Regardless of whether a decision is made to pursue disease-directed therapy at the time of progression, palliative care remains a central focus of management. This ensures that quality of life is maximized while attempting to reduce symptoms and stress related to the terminal illness.
Treatment Options Under Clinical Evaluation
Early-phase therapeutic trials may be available for selected patients. These trials may be available via the Children's Oncology Group (COG), the Pediatric Brain Tumor Consortium, or other entities. Information about National Cancer Institute (NCI)–supported clinical trials can be found on the NCI website. For information about clinical trials sponsored by other organizations, see the ClinicalTrials.gov website.
The following are examples of national and/or institutional clinical trials that are currently being conducted:
Patients with tumors that have molecular variants addressed by open treatment arms in the trial may be enrolled in treatment on Pediatric MATCH. Additional information can be obtained on the NCI website and ClinicalTrials.gov website.
Use our advanced clinical trial search to find NCI-supported cancer clinical trials that are now enrolling patients. The search can be narrowed by location of the trial, type of treatment, name of the drug, and other criteria. General information about clinical trials is also available.
The PDQ cancer information summaries are reviewed regularly and updated as new information becomes available. This section describes the latest changes made to this summary as of the date above.
Treatment of Recurrent Childhood CNS Atypical Teratoid/Rhabdoid Tumor (AT/RT)
Added text about the PEPN2121 clinical trial as a treatment option under clinical evaluation for children with recurrent AT/RTs.
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Purpose of This Summary
This PDQ cancer information summary for health professionals provides comprehensive, peer-reviewed, evidence-based information about the treatment of childhood central nervous system atypical teratoid and rhabdoid tumor. It is intended as a resource to inform and assist clinicians in the care of their patients. It does not provide formal guidelines or recommendations for making health care decisions.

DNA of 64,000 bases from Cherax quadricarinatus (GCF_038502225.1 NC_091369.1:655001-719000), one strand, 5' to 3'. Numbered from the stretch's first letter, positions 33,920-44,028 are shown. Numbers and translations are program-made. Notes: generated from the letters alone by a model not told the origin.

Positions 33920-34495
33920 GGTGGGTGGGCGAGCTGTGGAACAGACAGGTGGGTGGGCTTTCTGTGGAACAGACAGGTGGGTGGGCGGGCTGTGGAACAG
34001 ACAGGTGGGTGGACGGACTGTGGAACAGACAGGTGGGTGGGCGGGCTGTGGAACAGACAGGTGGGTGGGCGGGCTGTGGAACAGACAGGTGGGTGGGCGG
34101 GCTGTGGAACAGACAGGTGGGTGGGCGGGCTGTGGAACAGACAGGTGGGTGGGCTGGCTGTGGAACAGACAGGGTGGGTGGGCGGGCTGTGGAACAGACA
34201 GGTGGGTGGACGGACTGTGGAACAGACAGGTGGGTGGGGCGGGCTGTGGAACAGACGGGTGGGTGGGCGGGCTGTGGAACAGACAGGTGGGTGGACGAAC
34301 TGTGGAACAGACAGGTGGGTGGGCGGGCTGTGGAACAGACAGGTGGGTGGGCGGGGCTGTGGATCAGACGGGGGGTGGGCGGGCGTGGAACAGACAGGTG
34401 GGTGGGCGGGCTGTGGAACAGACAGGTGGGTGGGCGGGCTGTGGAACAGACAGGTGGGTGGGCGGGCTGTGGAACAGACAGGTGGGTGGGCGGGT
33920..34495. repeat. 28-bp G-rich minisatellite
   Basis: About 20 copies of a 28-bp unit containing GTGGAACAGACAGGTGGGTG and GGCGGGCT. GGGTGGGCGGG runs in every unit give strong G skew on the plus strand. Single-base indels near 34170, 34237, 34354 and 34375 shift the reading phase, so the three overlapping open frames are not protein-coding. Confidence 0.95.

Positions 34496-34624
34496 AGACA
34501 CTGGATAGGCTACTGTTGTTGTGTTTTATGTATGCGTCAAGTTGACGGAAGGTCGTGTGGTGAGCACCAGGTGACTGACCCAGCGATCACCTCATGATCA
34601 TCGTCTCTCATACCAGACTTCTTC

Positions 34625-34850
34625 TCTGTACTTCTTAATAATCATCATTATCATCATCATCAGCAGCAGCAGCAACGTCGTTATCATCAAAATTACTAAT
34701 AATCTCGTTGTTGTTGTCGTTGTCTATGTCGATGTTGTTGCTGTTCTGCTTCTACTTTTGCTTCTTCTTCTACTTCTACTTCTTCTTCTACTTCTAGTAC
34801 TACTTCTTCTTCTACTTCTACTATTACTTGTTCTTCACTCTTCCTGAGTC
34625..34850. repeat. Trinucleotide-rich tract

Reviewers and Updates
This summary is reviewed regularly and updated as necessary by the PDQ Pediatric Treatment Editorial Board, which is editorially independent of the National Cancer Institute (NCI). The summary reflects an independent review of the literature and does not represent a policy statement of NCI or the National Institutes of Health (NIH).
Board members review recently published articles each month to determine whether an article should:
Changes to the summaries are made through a consensus process in which Board members evaluate the strength of the evidence in the published articles and determine how the article should be included in the summary.
The lead reviewers for Childhood Central Nervous System Atypical Teratoid/Rhabdoid Tumor Treatment are:
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Levels of Evidence
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PDQ® Pediatric Treatment Editorial Board. PDQ Childhood Central Nervous System Atypical Teratoid/Rhabdoid Tumor Treatment. Bethesda, MD: National Cancer Institute. Updated <MM/DD/YYYY>. Available at: https://www.cancer.gov/types/brain/hp/child-cns-atrt-treatment-pdq. Accessed <MM/DD/YYYY>. [PMID: 26389426]
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Last Revised: 2022-12-07